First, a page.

An abstract illustration with fluid words spelling Data, Oil, Fluid and Leak

Why Metaphors matter: How we’re misinforming our children about data

Have you ever noticed how often we use metaphors in our day-to-day language? The words we use matter, and metaphorical language paints mental pictures imbued with hidden and often misplaced assumptions and connotations. In looking at the impact of metaphorical images to represent the technologies and concepts covered within the term artificial intelligence, it can be illuminating to drill down into one element of AI – that of data.

Hattusia recently teamed up with Jen Persson at Defend Digital Me and The Warren Youth Project to consider how the metaphors we attach to data impacts UK policy, amalgamating in a data metaphors report.

In this report, we explore why and how public conversations about personal data don’t work. We suggest what must change to better include children for the sustainable future of the UK national data strategy.

Our starting point is the influence of common metaphorical language: how does the way we talk about data affect our understanding of it? In turn, how does this inform policy choices, and how children feel about the use of data about them in practice?

Still from a video showing Alice Thwaite being interviewed
Watch the full video and interview here

Metaphors are routinely used by the media and politicians to describe something as something else. This brings with it associations made in response in the reader or recipient. We don’t only see the image but receive the author’s opinion or intended meaning on something.

Metaphors are very often used to influence the audience’s opinion. This is hugely important because policymakers often use metaphors to frame and understand problems – the way you understand a problem has a big impact on how you respond to it and construct a solution.

Looking at children’s policy papers and discussions about data in Parliament since 2010, we worked with Julia Slupska to identify three metaphor groups most commonly used to describe data and its properties.

We found that ​​a lot of academic and journalistic debates frame data as ‘the new oil’, for example; while some others describe it as toxic residue or nuclear waste. The range of metaphors used by politicians is more narrow and rarely as critical.

Through our research, we’ve identified the three most prominent sets of metaphors for data used in reports and policy documents. These are:

  • Fluid: data can flow or leak
  • A resource/fuel: data can be mined, can be raw, data is like oil
  • Body or bodily residue: data can be left behind by a person like footprints; data needs protecting

In our workshop at The Warren Youth Project , the participants used all of our identified metaphors in different ways. Some talked about the extraction of data being destructive, while others compared it to a concept that follows you around from the moment you’re born. Three key themes emerged from our discussions:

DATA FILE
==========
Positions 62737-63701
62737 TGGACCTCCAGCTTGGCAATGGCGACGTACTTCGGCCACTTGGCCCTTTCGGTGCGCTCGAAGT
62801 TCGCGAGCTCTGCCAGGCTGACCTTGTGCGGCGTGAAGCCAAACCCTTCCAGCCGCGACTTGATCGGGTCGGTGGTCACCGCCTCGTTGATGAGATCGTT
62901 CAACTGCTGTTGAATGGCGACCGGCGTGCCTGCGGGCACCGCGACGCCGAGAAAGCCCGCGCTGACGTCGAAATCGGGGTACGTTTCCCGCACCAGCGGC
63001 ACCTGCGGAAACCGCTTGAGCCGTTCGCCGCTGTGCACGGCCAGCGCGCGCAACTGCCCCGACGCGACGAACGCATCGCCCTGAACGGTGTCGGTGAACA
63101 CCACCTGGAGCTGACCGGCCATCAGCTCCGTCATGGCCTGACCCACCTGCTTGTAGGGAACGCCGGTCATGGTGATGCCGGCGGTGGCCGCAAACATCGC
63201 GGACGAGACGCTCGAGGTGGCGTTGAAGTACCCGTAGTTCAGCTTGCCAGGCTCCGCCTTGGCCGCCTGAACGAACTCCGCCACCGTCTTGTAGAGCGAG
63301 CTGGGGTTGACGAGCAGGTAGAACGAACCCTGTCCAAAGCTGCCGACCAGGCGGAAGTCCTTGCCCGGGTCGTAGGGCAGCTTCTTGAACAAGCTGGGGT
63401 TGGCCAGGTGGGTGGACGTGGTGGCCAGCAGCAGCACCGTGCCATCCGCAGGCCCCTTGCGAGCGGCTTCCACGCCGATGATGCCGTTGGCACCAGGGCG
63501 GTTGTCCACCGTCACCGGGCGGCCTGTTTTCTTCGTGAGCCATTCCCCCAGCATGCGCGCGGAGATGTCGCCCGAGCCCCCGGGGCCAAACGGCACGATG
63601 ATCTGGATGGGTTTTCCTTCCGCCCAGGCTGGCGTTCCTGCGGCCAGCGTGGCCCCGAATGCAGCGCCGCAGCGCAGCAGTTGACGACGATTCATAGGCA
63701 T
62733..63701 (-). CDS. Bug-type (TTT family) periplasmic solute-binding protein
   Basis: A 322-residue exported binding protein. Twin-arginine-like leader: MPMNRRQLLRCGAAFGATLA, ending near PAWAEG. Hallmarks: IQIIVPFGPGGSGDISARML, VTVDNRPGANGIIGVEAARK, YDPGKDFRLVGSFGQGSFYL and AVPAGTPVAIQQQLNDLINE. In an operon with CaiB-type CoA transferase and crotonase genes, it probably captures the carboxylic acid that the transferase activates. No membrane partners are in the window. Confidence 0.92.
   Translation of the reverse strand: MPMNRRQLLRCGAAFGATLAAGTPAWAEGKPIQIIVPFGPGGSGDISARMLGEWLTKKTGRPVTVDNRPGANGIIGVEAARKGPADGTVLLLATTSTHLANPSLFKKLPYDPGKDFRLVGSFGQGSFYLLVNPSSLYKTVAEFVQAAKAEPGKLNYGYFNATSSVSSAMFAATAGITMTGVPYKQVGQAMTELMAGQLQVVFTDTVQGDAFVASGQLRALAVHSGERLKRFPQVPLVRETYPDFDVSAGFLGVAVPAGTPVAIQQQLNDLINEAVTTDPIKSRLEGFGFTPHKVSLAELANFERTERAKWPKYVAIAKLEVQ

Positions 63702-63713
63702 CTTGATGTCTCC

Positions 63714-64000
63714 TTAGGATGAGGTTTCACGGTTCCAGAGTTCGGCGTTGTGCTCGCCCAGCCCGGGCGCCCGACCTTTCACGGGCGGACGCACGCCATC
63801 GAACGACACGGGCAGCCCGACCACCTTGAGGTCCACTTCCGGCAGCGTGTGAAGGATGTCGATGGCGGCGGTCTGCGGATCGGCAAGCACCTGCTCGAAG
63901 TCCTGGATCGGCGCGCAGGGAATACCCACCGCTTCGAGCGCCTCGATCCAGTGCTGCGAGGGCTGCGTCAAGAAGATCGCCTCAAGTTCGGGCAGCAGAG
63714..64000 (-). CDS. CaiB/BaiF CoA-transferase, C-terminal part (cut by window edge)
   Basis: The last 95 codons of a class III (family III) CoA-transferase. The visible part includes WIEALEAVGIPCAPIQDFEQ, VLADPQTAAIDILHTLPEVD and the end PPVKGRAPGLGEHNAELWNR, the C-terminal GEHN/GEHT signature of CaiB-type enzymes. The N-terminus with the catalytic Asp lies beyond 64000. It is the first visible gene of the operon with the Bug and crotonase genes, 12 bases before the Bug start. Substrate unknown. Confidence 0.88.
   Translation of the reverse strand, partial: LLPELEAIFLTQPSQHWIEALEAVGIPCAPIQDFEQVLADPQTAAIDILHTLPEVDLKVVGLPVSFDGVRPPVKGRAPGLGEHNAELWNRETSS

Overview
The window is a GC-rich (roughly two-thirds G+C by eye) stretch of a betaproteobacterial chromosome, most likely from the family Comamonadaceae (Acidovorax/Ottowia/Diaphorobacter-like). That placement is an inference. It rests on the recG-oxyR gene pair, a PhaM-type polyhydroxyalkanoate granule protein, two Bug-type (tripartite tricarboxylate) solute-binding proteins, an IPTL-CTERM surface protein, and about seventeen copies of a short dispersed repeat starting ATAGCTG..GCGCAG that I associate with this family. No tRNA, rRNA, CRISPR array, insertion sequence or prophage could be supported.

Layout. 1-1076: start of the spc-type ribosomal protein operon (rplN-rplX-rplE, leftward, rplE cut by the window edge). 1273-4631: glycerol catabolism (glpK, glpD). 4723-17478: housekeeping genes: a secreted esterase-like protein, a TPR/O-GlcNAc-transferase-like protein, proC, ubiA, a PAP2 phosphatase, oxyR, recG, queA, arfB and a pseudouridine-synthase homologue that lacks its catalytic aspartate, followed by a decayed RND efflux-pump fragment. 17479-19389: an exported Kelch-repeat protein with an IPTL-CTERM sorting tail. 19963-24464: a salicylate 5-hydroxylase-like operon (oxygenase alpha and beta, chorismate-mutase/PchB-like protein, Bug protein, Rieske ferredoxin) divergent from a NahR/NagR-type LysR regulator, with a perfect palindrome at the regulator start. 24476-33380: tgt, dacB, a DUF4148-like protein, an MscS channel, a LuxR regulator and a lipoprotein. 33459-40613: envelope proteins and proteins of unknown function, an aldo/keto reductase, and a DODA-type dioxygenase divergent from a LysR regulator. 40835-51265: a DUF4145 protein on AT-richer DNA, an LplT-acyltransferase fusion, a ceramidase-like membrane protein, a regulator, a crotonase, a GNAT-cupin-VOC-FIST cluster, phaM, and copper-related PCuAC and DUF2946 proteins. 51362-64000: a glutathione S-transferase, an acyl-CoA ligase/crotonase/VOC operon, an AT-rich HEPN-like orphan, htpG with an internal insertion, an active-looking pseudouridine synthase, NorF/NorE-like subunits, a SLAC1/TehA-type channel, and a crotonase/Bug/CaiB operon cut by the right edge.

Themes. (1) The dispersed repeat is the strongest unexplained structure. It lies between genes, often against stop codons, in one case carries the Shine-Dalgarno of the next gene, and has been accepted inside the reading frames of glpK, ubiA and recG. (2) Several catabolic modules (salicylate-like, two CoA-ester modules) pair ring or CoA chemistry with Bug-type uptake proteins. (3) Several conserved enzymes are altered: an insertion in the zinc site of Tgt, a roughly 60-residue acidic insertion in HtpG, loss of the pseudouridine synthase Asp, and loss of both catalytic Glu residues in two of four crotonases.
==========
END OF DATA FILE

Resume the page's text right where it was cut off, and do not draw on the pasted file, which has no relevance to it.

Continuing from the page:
• Misrepresentation: the participants felt that data was often inaccurate, or used by third parties as a single source of truth in decision-making. In these cases, there was a sense that they had no control over how they were perceived by law enforcement and other authority figures.
  • Power hierarchies and abuses of power: this theme came out via numerous stories about those with authority over the participants having seemingly unfettered access to their data, thus enforcing opaque processes, leaving the participants powerless and with no control.
  • The use of data ‘in your best interest’: there was unease expressed over data being used or collected for reasons that were unclear and defined by adults, leaving children with a lack of agency and autonomy.

When looking into how children are framed in data policy, we found they are most commonly represented as criminals or victims, or simply missing in the discussion. The National Data Strategy makes a lot of claims of how data can be of use to society in the UK, but only mentions children twice and mostly talks about data like it is a resource to be exploited for economic gain.

The language in this strategy and other policy documents is alienating and dehumanises children into data points for the purpose of predicting criminal behaviour or to attempt to protect them from online harm. The voices of children themselves are left out of the conversation entirely. We propose new and better ways to talk about personal data.

To learn more about our research, watch this video (produced by Matt Hewett) in which I discuss the findings. It breaks down exactly what the three groups were, how the experiences which young people and children had related to data linked back to those three groups, and how changing the metaphors we use when we talk about data could be key to inspiring better outcomes for the whole of society.

We also recommend looking at the full report on the Defend Digital Me website here